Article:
Soil Biology - University of Minnesota Duluthpfarrell/Soils/powerpoint… · PPT file · Web...

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  • Kingdoms of life

  • Eukaryotes have cell membranes and nucleiAll species of large complex organisms are eukaryotes, including animals, plants and fungi, although most species of eukaryotic protists are microorganisms.

    Prokaryotes lack nucleusbacteria

  • 40% Bacteria and actinomycetes:


  • Bacteria

    Tiny (1 m width), one-celled

    Single cell division

    In lab: 1 can produce 5 billion in 12 hours

    (In real world limited by predators, water & food availability)

    Abundant in rhizosphere zone surrounding root

    dead root cells and exudate stimulate microbial growth

  • rhizosphere

    1/10 inch

    Exudates: carbohydrates and proteins secreted by roots;

    attracts bacteria, fungi, nematodes, protozoa

    Bacteria and fungi are like little fertilizer bags

    Nematodes and protozoa eat and excrete the fertilizer

  • bacteria

  • 4 functional groups of bacteria:

    1. Decomposers

    Organic chemicals in big complex chains and ringsBacteria break bonds using enzymes they produce

    Create simpler, smaller chains

    Immobilize nutrients in their cells; prevents loss of nutrients from rooting zone

    2. Mutualists

    form partnerships with plants (e.g. Rhizobium and legumes)

    3. Pathogens

    cause plant galls

    4. Chemoautotrophs get energy from compounds other than compounds

  • Root nodules: bacteria infect root hairs

  • Mini-movie about bacteria

  • Actinomycetes: group of bacteria that grow as hyphae like fungi

    Make earthy smell by producing geosminadaptable to droughtCan act in high pHusually aerobic heterotrophsbreak down recalcitrant compoundsHard-to-decompose (chitin, cellulose)Produce antibiotics, like Streptomycin

  • Mini-movie

  • 40% other Microflora




  • protozoa

  • protozoa

    Unicellular; larger than bacteriaAmoeba, ciliates, flagellatesHeterotrophicEat bacteria

    Bacteria have more nitrogen than protozoa need, so protozoa release the excess


    Form symbiotic relationships

    e.g., flagellates in termite guts; digest fibers

    Require waterGo dormant within cyst in dry conditions

  • Mini-movie

  • algae

    Filamentous, colonial, unicellularPhotosyntheticMost in blue-green group, but also yellow-green, diatoms, green algaeNeed diffuse light in surface horizons; important in early stages of successionForm carbonic acid (weathering)Add OM to soil; bind particlesAerationSome fix nitrogen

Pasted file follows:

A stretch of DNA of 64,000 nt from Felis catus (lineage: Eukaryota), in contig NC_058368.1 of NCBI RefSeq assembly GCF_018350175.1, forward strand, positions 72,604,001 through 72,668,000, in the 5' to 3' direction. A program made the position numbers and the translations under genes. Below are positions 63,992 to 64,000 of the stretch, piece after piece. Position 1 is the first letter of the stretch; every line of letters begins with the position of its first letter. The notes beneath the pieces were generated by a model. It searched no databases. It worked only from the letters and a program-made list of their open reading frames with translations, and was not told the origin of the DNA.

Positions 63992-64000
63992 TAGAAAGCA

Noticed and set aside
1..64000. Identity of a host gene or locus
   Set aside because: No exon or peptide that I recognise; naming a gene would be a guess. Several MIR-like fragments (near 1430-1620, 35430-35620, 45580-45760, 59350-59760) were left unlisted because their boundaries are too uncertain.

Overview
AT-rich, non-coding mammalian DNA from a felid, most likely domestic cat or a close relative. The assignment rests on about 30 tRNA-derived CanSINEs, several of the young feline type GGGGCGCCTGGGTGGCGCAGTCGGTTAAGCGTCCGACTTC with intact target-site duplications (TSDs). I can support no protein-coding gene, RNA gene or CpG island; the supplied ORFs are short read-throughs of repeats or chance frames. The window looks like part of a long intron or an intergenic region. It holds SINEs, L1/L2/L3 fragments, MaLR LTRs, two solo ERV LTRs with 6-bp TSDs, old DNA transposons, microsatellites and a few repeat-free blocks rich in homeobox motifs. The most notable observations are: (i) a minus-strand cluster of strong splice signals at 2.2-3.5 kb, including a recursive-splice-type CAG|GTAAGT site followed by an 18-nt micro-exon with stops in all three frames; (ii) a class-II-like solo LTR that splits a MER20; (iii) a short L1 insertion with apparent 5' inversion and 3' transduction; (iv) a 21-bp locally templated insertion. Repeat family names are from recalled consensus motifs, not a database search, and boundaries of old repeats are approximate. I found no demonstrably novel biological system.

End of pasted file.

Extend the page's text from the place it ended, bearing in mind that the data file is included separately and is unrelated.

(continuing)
• Mini-movie

  • Fungi

    Grow as long threads (hyphae)Push through soil particles, roots, rocksOften group into masses called mycelium (look like roots)

    Higher fungi have basidium : club-shaped structure , bearing fruiting body

  • Fungi

    Break down OM, esp important where bacteria are less active; low pH

    attack any organic residue

    feed by absorbing nutrients from organic material ; no stomachs;d igest food before it can pass through the cell wall into the hyphae.

    Hyphae secrete acids and enzymes that break the surrounding organic material down into simple molecules they can easily absorb.

    Most are aerobic heterotrophs

    chemosynthetic: adsorb dissolved nutrients for energy

  • Fungi and calcite

  • Like bacteria: immobilize nutrients in soil

    Produce organic acids; increases humic-acid-rich OM that is resistant to degradationLasts in soil for 100s of years

  • Mini-movie

  • Mycorrhizae: symbiotic absorbing organisms infecting plant roots, formed by some fungi


    Get carbon from plant

    Give to plant:

    Solubilize P; bring soil nutrients to plant

    normal feature of root systems, esp. trees

    increase nutrient availability in return for energy supply

    plants native to an area have well-developed relationship with mycorrhizal fungi

  • Ectomycorrhizae

    Grow on surface layers of rootstrees

    On pine root

  • Mini-movie

  • endomycorrhizae

    Grow within root cellsGrasses, crops, vegetables, shrubs

  • Mini-movie

  • 12% Earthworms

    (Macrofauna: > 1 cm long)


    several types:

    epigeic (litter)

    anecic (burrow)

    endogeic (in soil)

  • Mini-movie

  • Other Macrofauna (5%) and Mesofauna(3%)

    CHORDATES (vertebrates)

    mammals, amphibians, reptiles

    PLATYHELMINTHES (flatworms)

    ASCHELMINTHES (roundworms, nematodes)

    MOLLUSKS (snails, slugs)

    ARTHROPODS : (insects, crustaceans, arachnids, myriapoda)

  • vertebrates

    Squirrels, mice, groundhogs, rabbits, chipmunks, voles, moles, prairie dogs, gophers, snakes, lizards, etc.

    Contribute dung and carcasses

    Taxicabs for microbes

  • nematodes

  • Nonsegmented, blind roundworms

    > 20,000 species

    Eat bacteria or fungi or plants (stylet)And protozoa, other nematodes, algae

    Specialized mouthpartsCan sense temperature and chemical changes

  • nematode

  • mini-movie

  • arthropods

    of all living organismsExoskeleton, jointed legs, segmented body


  • Shredders

    Microbial taxis

  • springtails


  • mites


  • Feeding Habits

    Carnivores : parasites and predators

    Phytophages: eat above ground green plant parts, roots, woody parts

    Saprophages: eat dead and decaying OM

    Microphytic feeders: eat spores, hyphae, lichens, algae, bacteria

  • Distribution with depth

    most active biotic horizons correspond with amount of OM:

    Litter (O): has most OM but extremes of climate, therefore only specialists live there

    Most animals in litter


    Rhizosphere: zone surrounding root

    dead root cells and exudate stimulates microbial growth

    Most microbiotic population in A and rhizosphere

  • Decomposing organic matter:

    ACTIVE fraction:Organic compounds that can be used as food by microorganismsLABILE:OM thats easily decomposed